by Effie Bowen
Published on Jan 8, 2014
American Realness is a festival of contemporary dance, originated as an aesthetic counterpoint to the January performance marathon known as APAP. Dedicated to showing dance and performance work frequently deemed “marginal,” there has always been an edgy air to the works shown in American Realness, especially compared to the decidedly more conservative shows as a part of APAP.
When I was asked to contribute something for the zine this year, I decided to focus on POP as a theme and container that holds much of the work at American Realness. (I will refer to POP in all caps and treat it as an all-encompassing moniker: Pop culture, pop music, the VMA’s, PerezHilton.com©, or anything currently #streaming or #trending on #socialmedia or #television are all included in what makes pop POP.) Knowing most of the presenting artists and their work in prior contexts doesn’t inspire me to launch into an essay qualifying their practice as anything so commercialized or easily digested as POP is formatted to be. After all, Wade Robson isn’t showing at American Realness, Ishmael Houston-Jones is. The work made for and presented at American Realness will never enter the sphere of POP completely for numerous reasons but that doesn’t keep artists from referencing, appropriating, distorting, or ignoring the influence and impact of POP.
POP is designed for quick consumption, digestion, and excretion, and there happens to be so much of it, that what was “contemporary” one second is forgotten the next. Trends don’t enter or depart at such an expedited rate in dance and the connection between POP and dance is frequently, if not exclusively, a discussion around the involvement of popular music in our genre. So what do I think about when I think about POP? Music videos, television shows, and album releases come to mind but for better or worse downtown dance hasn’t penetrated the viral video market like “tutting” or the Harlem Shake have. Even participants on “So You Think You Can Dance” never reached the popularity ranks of Miley Cyrus’ “Wrecking Ball.” Our marginalized form, perhaps, is too multidimensional to be flattened into a meme so what do we mean to talk about when we talk about POP in dance?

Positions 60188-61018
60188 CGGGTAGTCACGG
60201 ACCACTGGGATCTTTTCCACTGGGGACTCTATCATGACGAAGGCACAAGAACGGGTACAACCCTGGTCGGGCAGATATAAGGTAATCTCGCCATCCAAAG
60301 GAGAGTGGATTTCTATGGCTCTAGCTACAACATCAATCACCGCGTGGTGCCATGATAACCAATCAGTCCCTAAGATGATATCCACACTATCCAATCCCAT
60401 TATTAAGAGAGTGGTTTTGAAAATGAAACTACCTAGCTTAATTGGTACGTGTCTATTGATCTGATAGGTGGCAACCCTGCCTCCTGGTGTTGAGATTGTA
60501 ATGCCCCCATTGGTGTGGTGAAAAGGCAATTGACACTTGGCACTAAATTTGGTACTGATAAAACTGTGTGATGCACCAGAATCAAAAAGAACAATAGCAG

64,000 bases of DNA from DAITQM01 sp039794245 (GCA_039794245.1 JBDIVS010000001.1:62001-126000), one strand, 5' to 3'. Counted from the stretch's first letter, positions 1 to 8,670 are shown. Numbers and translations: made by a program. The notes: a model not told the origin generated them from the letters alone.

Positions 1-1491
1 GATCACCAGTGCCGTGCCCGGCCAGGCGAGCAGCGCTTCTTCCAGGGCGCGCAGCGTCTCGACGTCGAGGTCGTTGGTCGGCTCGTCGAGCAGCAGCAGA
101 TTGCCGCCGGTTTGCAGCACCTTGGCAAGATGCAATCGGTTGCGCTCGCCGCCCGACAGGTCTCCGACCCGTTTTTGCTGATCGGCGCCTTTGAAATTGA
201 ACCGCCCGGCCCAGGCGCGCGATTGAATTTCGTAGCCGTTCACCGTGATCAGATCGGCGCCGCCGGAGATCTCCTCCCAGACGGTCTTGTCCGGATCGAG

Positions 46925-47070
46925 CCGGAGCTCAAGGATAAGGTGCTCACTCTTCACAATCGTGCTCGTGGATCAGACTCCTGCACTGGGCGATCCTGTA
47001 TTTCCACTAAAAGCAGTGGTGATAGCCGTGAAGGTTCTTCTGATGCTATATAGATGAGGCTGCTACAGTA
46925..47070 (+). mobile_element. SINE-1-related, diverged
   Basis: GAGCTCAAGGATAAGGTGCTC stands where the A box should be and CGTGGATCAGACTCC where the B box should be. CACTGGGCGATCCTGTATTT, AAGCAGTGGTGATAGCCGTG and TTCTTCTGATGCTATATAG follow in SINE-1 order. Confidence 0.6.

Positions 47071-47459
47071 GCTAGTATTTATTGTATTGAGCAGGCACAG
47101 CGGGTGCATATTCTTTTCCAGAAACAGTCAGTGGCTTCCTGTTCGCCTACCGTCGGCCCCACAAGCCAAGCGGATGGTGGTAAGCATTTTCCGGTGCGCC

Pop culture and dance, though on different planets in terms of money and access, aren’t such distant relatives, and at the start of 2014 we could reminisce at this past years cultural phenomena inextricably tied up in dance: Rick Owen’s controversial step runway show, Miley Cyrus twerking at the VMAs, in addition to other cultural currency “starring dance.” Films like Silver Linings Playbook, Frances Ha, and television shows like “Bun Heads” and “Dance Moms” let dance enter their field, capitalizing on a form grossly less reliant on product, viewership and sales. Pop music has used dance for much longer and superstars like Michael Jackson and Madonna were just as famous for their dance moves as the sounds they produced. The growth of pop alongside the prominence of television was not happenstance, but a vital collaboration. Pop music and pop culture were and are visual fields, another means by which dance and POP and performance relate and reflect back and forth between one another with such ease.
POP’s prolific dominance over our lives is a marketplace system, it creates commodities as well as desire for said commodities, but it also produces ephemeral non-objects like nostalgia. POP can create moods and feelings and memories. It is a widespread, far reaching placeholder, frequently easier to refer to than our own vague recollections of “personal” events. Given the opportunity, POP can usher us back in time and allow our minds to weave together a mash up version of history, part personal, and part product. This POP effect is particularly salient, especially when considering POP with dance because it is pseudo-choreographic. The manipulation of space and time that occurs in memory is expanded in POP memory because it was so prominent and publicized the first time around. Recalling listening to Britney Spears’ first album evokes nostalgia, sure, but it feels fraught with meaning because of the weight of its original sensationalism. So many POP signifiers are intertwined in the actual album that to recall that object is also to recall the fashions, musical effects, advertising and aesthetics of 1999. POP nostalgia is a publicly private remembering. The closest dance comes to POP is in this nostalgic remembering. The ghosts of dance’s ephemerality are equally haunting in their ability to be quickly conjured and resurrect feelings and memories previously had.